2017-10-01 / Spotlight News

Mercy Chefs & Convoy of Hope work with local volunteers to deliver relief

By Kathy O’Flinn


Hurricane victims line up for hot meals at Master Chefs’ truck at Living Waters Church in Estero. 
Staff| staff@swspotlight.com Hurricane victims line up for hot meals at Master Chefs’ truck at Living Waters Church in Estero. Staff| staff@swspotlight.com Osvaldo Rodrigues came to Mercy Chefs for a hot meal and stayed to volunteer. “My heart is with Jesus. After this is over, I’m coming here to speak with the pastor. I’m an electrician and if he needs work done, I can help,” said a grateful Rodrigues.

Mercy Chefs, their trucks and pop-up tents visible in the parking lot outside Living Waters Church in Estero just south of Corkscrew Road, was providing hot meals twice a day to hurricane victims.

“Mercy Chefs started serving on Wednesday after the hurricane and has prepared 9,000 meals in two days, 4,500 for lunch and 4,500 for dinner,” said Angi Jeffcoat, church ministries pastor. With a walkie talkie in hand, Jeffcoat directed volunteers who were boxing meals for delivery.

Mercy Chefs is a faithbased, non-profit disaster relief organization founded in 1994. Professional chefs volunteer their time to prepare restaurant quality meals for victims, volunteers and first responders in national emergencies and natural disasters. Prior to coming to Estero, the non-profit was assisting flood victims in Texas.


Volunteers fill bags with dry goods for delivery to local destinations in need. 
Staff| staff@swspotlight.com Volunteers fill bags with dry goods for delivery to local destinations in need. Staff| staff@swspotlight.com “We anticipate up to 12,000 meals this weekend,” said Jeffcoat in the days after the storm. A large part of that number, roughly 80 percent, would be delivered to areas of greatest need throughout the area. Deliveries had already been made in Immokalee, Lehigh, Bonita and Naples with volunteers carrying supplies over their heads in chest-deep water when boats or high-water vehicles were not available.

Their team was told of a children’s home in Naples where 70 people, including children, were sheltering with one bathroom since the storm. “They have no supplies,” said Jeffcoat. A delivery was planned for the same day.

“Many victims are missing work and things are tight financially,” said Jeffcoat. “Maybe they can make the mortgage payment if they don’t have to buy their food.”

What is not visible from the street is in fact the larger part of the relief effort. Behind the church, seven Convoy of Hope tractor-trailers delivered dry goods on Tuesday after the hurricane and hundreds of volunteers were bagging the supplies for delivery. Convoy of Hope is a relief organization and disaster response is one of its missions.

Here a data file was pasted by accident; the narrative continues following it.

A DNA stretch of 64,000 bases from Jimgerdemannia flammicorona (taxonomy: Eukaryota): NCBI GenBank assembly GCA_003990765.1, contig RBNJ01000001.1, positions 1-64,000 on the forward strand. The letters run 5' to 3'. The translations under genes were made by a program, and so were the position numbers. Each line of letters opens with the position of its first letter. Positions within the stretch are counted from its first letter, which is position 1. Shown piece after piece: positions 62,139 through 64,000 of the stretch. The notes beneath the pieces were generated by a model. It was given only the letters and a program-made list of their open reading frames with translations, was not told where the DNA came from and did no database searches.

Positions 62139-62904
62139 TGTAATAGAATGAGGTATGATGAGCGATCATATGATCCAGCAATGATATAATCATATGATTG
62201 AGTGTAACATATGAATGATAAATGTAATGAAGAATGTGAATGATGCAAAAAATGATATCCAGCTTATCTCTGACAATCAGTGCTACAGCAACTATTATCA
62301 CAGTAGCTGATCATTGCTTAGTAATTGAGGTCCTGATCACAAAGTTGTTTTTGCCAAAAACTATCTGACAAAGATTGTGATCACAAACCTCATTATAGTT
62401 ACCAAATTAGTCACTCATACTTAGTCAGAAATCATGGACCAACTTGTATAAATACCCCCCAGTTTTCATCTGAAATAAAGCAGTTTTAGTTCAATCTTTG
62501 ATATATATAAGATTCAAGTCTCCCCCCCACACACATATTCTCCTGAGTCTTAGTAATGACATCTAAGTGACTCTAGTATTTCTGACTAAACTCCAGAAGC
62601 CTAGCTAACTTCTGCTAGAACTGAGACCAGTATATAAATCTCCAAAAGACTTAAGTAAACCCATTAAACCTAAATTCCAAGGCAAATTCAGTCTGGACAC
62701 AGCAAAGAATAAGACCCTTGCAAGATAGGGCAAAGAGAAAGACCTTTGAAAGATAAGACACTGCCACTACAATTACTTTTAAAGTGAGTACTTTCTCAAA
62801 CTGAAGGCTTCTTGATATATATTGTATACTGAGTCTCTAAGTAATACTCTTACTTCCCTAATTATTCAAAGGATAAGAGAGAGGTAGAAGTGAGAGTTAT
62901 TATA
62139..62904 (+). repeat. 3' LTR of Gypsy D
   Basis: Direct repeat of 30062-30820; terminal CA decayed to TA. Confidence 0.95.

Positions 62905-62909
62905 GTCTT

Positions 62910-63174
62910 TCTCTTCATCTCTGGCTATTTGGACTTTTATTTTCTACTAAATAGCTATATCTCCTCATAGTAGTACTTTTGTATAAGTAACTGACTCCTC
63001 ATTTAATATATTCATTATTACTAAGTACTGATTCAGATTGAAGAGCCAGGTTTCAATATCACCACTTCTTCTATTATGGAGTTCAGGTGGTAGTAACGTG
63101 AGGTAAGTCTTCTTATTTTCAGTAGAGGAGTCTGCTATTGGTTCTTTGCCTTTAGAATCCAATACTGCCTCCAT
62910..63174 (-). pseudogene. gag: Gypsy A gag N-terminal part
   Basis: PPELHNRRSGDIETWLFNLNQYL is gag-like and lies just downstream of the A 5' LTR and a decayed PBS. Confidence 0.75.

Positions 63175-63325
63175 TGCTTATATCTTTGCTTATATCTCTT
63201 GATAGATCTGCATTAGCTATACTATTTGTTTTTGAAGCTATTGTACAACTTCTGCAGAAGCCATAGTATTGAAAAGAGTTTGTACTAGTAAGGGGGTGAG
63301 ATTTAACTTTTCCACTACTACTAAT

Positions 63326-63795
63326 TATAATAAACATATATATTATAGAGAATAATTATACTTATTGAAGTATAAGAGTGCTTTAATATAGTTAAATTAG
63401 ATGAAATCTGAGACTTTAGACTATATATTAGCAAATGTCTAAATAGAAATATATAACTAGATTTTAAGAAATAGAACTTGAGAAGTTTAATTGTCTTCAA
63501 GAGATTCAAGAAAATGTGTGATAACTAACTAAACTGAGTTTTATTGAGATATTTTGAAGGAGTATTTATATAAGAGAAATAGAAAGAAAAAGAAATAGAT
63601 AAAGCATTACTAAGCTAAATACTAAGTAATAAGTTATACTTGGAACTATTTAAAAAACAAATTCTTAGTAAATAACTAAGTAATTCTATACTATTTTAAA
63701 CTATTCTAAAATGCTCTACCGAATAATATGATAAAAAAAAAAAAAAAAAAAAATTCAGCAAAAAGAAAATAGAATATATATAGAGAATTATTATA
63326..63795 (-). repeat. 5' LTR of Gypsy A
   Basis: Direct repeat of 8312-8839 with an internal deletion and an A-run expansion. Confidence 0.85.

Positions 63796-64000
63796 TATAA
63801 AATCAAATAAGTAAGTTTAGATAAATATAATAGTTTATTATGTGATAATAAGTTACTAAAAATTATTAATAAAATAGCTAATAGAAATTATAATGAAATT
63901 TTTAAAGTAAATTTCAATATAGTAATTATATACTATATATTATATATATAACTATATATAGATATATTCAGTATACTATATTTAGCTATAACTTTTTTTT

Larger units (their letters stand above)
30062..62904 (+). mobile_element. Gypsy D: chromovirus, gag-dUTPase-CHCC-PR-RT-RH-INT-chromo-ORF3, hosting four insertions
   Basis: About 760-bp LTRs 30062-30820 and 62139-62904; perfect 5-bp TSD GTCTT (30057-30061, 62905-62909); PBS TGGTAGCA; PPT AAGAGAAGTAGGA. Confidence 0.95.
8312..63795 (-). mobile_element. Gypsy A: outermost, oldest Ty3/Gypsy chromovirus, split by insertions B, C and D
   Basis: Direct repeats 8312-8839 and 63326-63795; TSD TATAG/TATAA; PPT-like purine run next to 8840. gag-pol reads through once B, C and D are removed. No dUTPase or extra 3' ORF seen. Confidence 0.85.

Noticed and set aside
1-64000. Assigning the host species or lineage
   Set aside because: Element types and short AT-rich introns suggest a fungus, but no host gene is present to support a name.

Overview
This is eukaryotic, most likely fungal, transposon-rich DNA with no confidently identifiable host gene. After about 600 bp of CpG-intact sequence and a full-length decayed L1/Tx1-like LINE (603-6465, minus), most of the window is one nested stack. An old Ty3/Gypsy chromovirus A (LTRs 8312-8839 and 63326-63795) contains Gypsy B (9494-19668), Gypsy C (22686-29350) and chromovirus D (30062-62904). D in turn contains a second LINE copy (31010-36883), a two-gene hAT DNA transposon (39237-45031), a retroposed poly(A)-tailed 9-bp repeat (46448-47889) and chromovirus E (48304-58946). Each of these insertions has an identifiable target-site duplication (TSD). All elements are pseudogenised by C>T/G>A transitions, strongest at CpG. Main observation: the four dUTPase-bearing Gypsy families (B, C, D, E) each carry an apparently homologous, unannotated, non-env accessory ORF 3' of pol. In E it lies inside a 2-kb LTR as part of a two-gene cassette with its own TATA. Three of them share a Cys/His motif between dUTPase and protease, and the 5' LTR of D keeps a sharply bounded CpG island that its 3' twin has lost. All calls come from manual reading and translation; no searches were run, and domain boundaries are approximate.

Through relationships with other pastors and other churches, Living Waters Church was able to partner with Mercy Chefs and Convoy of Hope. “This all happened within 24 hours,” said Senior Pastor Ed Ivie. Local churches provided volunteers. “Maybe 1,000 in the last few days,” he estimated. “About 200 to 300 at any given time.”

The “operation center” includes three volunteers responding to requests received via social media. “We’ve been able to respond to every post for help,” said Whitney Kummer, wife of one of the church’s pastors.

Pallets stacked six feet high filled the rooms in the back of the church. Paper towels, toilet paper, snacks, protein shakes, water. As volunteers opened the warehouse-sized boxes, other volunteers dropped items in bags carried by volunteers walking down a line. Two bags were then delivered to each family in need.

Volunteer drivers opened their car doors, filled them with the bulging bags and were given instructions on their delivery destinations. The operation ran like a well-oiled machine.

“Entire families have volunteered. Some insisting they stay from 8 a.m. to 9 p.m. They ask: Where can we serve?” said Jeffcoat.

According to Jeffcoat, one of the Master Chef volunteers who has been on other disaster relief missions said he had never seen a continued need this strong.

Return to top

Click here for digital edition
2017-10-01 digital edition